And in the midst of all this change, I was packing and moving and now unpacking and reorganizing my studio. It became an unplanned sabbatical from my artwork as I focused on making the transition easier on Kevin, Margaret and Emily. Not to mention Lola, sweet old schnauzer, who can't see or hear very well these days. I'm trying to be patient, and I truly am thankful for all the blessings of this new adventure.
So here we are in December and I find myself married to the Bishop of Delaware and celebrating Christmas in a new home. Wow.
The consecration weekend was snowy, beautiful, dramatic, full of friends and family, sacred, humbling, musical, and oh so special. If you want to view a special consecration edition of the Diocese of Delaware's news magazine, please click HERE. If you'd like to view the whole ceremony on YouTube, please click HERE.
Merry Christmas and Happy New Year to you all!
I wish you Joy and Wonderful Creative Adventures in the year ahead!!
Between the turmoil and excitement of packing and moving from North Carolina to Delaware, I saw a call to artists from one of my favorite organizations, ECVA - Episcopal Church and Visual Arts. I've been involved with ECVA many times throughout the years, exhibiting my work in their shows online and in New York. Their membership represents a wide variety of artists and styles who share a commonality of expression in honor of God and in community with the Episcopal Church.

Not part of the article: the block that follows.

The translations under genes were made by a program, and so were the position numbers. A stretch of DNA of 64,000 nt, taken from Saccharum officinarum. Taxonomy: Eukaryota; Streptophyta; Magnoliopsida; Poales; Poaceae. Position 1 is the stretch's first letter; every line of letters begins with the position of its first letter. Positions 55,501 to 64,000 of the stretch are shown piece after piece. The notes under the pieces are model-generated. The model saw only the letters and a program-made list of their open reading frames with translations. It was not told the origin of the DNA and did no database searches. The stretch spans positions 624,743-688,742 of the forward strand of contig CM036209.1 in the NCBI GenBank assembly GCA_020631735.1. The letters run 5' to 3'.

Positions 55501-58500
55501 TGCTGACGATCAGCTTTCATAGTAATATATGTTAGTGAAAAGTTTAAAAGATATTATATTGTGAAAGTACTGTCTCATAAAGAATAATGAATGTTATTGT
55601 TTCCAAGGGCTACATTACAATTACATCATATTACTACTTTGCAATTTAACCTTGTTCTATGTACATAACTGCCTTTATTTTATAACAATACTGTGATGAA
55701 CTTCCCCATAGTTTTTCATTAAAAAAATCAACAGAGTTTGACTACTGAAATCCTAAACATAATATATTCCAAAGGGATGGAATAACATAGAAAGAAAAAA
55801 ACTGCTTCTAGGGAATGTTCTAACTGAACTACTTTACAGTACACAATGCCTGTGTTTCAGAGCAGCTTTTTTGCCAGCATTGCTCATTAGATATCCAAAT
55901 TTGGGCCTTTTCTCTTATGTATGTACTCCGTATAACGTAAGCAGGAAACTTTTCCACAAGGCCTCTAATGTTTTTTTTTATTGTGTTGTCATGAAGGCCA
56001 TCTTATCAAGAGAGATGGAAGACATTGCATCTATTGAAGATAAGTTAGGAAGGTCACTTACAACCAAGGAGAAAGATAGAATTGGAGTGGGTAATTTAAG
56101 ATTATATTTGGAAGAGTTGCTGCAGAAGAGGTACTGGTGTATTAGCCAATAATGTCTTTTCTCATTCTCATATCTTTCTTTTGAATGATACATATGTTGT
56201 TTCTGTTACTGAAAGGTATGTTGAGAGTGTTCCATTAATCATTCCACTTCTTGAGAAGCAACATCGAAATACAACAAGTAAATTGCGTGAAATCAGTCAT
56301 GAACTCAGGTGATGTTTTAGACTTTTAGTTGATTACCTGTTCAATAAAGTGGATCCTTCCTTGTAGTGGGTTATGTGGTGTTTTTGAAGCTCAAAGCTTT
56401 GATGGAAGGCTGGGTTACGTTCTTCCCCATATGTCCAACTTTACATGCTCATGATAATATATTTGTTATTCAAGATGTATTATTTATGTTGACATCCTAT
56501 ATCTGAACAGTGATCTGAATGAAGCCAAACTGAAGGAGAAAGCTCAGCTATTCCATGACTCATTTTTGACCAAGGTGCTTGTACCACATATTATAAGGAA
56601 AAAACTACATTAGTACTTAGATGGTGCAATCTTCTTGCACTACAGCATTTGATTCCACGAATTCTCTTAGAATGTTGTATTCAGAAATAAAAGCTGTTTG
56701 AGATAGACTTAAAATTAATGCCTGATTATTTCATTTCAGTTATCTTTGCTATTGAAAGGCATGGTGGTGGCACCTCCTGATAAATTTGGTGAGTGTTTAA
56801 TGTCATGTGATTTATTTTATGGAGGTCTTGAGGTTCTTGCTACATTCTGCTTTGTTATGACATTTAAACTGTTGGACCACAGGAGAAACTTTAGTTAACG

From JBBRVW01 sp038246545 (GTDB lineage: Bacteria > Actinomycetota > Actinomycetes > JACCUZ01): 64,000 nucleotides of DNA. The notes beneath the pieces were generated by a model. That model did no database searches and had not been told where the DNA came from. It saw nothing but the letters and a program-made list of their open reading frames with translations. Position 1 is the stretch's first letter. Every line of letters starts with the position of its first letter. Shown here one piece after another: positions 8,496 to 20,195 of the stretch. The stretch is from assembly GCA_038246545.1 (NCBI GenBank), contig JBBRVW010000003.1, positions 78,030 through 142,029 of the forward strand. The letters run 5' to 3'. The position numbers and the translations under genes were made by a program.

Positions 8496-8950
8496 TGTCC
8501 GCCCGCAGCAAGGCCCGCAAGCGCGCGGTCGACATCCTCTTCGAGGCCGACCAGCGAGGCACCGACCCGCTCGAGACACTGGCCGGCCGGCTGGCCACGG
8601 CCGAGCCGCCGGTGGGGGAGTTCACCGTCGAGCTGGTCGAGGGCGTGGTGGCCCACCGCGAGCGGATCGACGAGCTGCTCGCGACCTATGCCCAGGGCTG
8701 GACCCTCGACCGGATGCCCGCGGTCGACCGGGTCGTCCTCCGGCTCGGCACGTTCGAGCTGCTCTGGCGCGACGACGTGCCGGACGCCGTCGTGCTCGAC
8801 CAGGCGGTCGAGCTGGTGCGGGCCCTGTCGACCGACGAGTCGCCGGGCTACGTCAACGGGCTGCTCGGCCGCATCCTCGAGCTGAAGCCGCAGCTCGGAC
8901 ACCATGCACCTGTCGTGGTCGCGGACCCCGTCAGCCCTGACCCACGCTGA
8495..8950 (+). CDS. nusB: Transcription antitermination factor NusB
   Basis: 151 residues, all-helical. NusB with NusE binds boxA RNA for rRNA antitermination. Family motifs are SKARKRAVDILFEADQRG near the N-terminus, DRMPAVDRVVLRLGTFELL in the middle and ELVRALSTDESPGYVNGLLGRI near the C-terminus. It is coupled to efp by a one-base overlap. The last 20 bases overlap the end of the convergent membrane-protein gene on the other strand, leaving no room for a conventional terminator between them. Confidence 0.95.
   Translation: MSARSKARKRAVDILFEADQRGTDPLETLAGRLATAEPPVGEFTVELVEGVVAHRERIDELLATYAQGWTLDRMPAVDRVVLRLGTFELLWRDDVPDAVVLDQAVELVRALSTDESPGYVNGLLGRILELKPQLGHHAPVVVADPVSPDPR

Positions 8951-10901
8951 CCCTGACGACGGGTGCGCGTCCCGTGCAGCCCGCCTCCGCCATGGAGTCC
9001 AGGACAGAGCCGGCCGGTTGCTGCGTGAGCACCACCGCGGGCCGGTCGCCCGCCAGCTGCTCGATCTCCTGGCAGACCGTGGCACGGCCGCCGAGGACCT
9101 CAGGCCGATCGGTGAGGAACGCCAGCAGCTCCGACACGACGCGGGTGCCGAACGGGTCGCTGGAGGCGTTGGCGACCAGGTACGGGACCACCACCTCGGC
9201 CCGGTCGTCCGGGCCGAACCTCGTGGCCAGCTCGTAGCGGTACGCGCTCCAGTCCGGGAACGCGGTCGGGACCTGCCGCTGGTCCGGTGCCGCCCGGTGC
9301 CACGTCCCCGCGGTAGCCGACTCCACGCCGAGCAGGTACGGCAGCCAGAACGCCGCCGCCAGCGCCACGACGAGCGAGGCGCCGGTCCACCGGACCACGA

I'm pleased to say that this mixed media piece, Valley of the Dry Bones, was accepted to the new ECVA online exhibit Telling God Stories in the 21st Century.
Biblical themes often influence my artwork and challenge me to question how MY story aligns and overlaps with God's Holy Spirit. Mixed media paint, drawing and collage allows me to layer prayers and stories quite literally into the artwork.
Valley of the Dry Bones was also juried into the 2015 exhibit The Body Beautiful at Ciel Gallery in Charlotte, NC. Here's my statement for the piece:
The body has the miraculous power to heal, whether it is tissue, muscle or bone that needs to mend. The text beneath the x-ray tells the story of the Valley of Dry Bones in the Biblical Book of Ezekiel; the breath of God restores life into the lifeless forms, a miracle that makes the dry bones dance. Pulsing with vibrant colors, our bodies experience both seasons of brokenness and ache alongside seasons of blossoming and healing.